I don’t want to write a long commentary on this poem, but I will say that as I wrote it, I was reminded of C.S. Lewis’ sermon The Weight of Glory (bold emphasis is mine):
It is a serious thing to live in a society of possible gods and goddesses, to remember that the dullest and most uninteresting person you talk to may one day be a creature which, if you saw it now, you would be strongly tempted to worship, or else a horror and a corruption such as you now meet, if at all, only in a nightmare. All day long we are, in some degree, helping each other to one or other of these destinations. It is in the light of these overwhelming possibilities, it is with the awe and the circumspection proper to them, that we should conduct all our dealings with one another, all friendships, all loves, all play, all politics. There are no ordinary people.
It felt fitting to have the image of steps leading into light as the setting for this poem – the sense of journey and pending entry. But there’s an added layer too: the picture is one I took in a stairwell at Manorbier Castle in Pembrokeshire, which was used in the 1988 BBC adaptation of Lewis’ The Chronicles of Narnia: The Lion, The Witch and the Wardrobe (and which I loved watching when I was growing up). This castle is Cair Paravel, where – in another life, perhaps not so far from our own – Peter, Susan, Edmund and Lucy were crowned kings and queens.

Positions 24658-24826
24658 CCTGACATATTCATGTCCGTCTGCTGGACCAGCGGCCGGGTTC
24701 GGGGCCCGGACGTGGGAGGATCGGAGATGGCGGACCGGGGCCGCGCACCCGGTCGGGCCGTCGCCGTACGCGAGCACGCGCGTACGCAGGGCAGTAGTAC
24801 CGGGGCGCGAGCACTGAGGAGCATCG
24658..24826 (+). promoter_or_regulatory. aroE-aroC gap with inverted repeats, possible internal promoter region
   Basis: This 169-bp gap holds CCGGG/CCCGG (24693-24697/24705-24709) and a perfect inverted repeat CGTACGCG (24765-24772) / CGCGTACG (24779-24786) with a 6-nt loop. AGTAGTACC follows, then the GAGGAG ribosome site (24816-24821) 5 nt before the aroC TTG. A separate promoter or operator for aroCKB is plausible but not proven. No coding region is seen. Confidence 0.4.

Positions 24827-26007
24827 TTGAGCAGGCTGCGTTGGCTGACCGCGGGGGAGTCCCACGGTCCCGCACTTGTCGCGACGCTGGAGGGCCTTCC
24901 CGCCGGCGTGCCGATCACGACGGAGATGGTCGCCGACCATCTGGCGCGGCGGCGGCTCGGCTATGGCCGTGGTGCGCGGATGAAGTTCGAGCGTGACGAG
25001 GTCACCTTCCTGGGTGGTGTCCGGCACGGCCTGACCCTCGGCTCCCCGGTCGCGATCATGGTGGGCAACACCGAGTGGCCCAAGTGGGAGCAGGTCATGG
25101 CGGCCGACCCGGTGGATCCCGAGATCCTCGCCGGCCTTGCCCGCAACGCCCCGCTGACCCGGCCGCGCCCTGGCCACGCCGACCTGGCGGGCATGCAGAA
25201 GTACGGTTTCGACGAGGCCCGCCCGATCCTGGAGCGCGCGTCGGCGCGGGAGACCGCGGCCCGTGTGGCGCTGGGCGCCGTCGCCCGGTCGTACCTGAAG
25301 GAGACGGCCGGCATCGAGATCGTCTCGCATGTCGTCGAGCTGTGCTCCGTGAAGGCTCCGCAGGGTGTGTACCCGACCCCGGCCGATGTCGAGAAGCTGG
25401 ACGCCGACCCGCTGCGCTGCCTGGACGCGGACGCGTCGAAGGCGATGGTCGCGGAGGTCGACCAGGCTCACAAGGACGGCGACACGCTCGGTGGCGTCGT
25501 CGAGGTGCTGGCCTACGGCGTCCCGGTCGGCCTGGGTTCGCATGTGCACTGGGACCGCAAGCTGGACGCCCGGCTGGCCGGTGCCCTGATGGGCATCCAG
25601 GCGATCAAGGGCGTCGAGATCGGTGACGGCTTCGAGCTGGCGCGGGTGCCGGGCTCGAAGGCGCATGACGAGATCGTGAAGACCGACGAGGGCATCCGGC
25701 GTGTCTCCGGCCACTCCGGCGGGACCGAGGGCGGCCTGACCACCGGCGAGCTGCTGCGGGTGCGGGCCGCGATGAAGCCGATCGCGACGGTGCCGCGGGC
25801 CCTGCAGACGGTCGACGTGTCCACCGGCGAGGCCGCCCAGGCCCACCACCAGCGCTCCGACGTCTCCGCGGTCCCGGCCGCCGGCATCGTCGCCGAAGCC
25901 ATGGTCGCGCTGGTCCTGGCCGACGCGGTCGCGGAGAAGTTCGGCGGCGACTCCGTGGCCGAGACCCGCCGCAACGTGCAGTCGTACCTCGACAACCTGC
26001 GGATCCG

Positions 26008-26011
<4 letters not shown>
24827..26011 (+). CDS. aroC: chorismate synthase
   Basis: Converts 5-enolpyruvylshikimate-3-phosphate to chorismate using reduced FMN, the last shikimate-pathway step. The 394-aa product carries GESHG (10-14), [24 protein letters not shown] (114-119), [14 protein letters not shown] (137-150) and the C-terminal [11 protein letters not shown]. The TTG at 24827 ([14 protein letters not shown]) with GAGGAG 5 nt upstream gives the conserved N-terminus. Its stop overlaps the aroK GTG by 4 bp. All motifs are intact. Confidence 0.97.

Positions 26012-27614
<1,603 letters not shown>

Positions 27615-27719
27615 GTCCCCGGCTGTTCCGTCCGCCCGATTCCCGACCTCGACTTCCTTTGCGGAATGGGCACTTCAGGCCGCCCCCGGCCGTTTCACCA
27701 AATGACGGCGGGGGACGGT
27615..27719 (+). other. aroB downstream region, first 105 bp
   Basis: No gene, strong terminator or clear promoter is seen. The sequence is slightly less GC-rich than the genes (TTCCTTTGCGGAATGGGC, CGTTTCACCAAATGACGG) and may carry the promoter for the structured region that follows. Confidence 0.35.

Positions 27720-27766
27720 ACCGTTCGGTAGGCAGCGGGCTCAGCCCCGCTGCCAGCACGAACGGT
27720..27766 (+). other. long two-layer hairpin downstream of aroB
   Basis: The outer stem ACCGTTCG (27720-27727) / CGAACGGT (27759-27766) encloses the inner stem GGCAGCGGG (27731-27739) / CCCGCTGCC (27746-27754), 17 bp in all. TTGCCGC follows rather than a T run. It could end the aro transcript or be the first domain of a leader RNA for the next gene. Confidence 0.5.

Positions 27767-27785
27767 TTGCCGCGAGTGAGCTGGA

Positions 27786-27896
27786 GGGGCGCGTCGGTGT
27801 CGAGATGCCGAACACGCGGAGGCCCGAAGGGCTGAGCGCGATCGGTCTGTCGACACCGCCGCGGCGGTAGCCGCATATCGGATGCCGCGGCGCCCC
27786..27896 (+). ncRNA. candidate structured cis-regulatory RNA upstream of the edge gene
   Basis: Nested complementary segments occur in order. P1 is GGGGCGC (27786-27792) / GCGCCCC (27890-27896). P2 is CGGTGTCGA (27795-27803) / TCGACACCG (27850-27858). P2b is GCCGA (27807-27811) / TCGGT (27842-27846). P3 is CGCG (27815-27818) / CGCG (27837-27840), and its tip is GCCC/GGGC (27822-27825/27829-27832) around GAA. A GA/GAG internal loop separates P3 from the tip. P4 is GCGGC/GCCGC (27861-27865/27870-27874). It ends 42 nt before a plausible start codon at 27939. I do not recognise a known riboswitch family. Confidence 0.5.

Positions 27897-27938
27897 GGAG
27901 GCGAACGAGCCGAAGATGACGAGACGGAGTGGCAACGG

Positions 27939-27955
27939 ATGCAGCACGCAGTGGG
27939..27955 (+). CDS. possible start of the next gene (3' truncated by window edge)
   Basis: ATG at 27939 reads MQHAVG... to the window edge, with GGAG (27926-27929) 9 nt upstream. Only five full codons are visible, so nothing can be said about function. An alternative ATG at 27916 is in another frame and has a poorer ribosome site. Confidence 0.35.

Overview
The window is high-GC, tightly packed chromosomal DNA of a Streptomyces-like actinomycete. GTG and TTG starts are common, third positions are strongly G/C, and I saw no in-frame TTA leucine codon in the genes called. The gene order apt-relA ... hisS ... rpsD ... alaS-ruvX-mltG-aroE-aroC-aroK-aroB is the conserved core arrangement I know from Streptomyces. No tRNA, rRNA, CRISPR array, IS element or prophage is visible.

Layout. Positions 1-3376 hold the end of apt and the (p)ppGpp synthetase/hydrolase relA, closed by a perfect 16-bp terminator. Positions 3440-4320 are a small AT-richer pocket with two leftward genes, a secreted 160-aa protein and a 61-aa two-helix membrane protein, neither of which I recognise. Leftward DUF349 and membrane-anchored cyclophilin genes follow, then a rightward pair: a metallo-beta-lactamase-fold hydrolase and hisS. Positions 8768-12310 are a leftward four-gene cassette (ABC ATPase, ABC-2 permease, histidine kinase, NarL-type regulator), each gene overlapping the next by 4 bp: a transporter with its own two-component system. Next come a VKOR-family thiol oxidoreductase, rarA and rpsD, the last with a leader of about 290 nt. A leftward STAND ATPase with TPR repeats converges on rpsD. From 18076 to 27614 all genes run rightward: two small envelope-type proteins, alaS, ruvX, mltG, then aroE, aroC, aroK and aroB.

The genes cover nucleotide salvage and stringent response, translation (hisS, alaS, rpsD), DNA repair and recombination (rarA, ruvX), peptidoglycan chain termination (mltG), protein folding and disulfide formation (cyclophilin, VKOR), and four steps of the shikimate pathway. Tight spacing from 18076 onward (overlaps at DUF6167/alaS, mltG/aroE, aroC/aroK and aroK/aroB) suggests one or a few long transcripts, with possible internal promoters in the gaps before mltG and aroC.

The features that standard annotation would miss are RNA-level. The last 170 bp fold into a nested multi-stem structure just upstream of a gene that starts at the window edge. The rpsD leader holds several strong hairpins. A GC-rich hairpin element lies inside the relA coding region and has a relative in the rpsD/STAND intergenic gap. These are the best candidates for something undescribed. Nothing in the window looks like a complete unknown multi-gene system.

I recently had the privilege of being able to guest post on the blog of Ashley Easter. She asked me to write about how I understand consent – what it is and what it isn’t. Over 5,500 words later (and more hours than I counted) the essay was complete. I hadn’t meant for it to be that long, but it roughly breaks down into three segments:
Understanding sex and consent in context
Giving and receiving consent
Bad consent and withdrawing consent
I will repost the contents of it on this blog in a few months time, but meanwhile I wanted to post this picture. It’s a zoomed-out version of the full essay and everything highlighted in red is something my husband and I didn’t know when we married. Seriously!
I was tasked with writing a prayer of adoration for Pentecost – and came up with these ways of describing the Holy Spirit. For a while afterwards I wanted to put them to a picture, though it’s hard to find images for the Holy Spirit that do justice to this wonderful person of the Trinity. Imagine my delight then, when I was able to photograph a lectern hanging, whilst visiting a small village Methodist church.
Necessary cookies are absolutely essential for the website to function properly. This category only includes cookies that ensures basic functionalities and security features of the website. These cookies do not store any personal information.
Any cookies that may not be particularly necessary for the website to function and is used specifically to collect user personal data via analytics, ads, other embedded contents are termed as non-necessary cookies. It is mandatory to procure user consent prior to running these cookies on your website.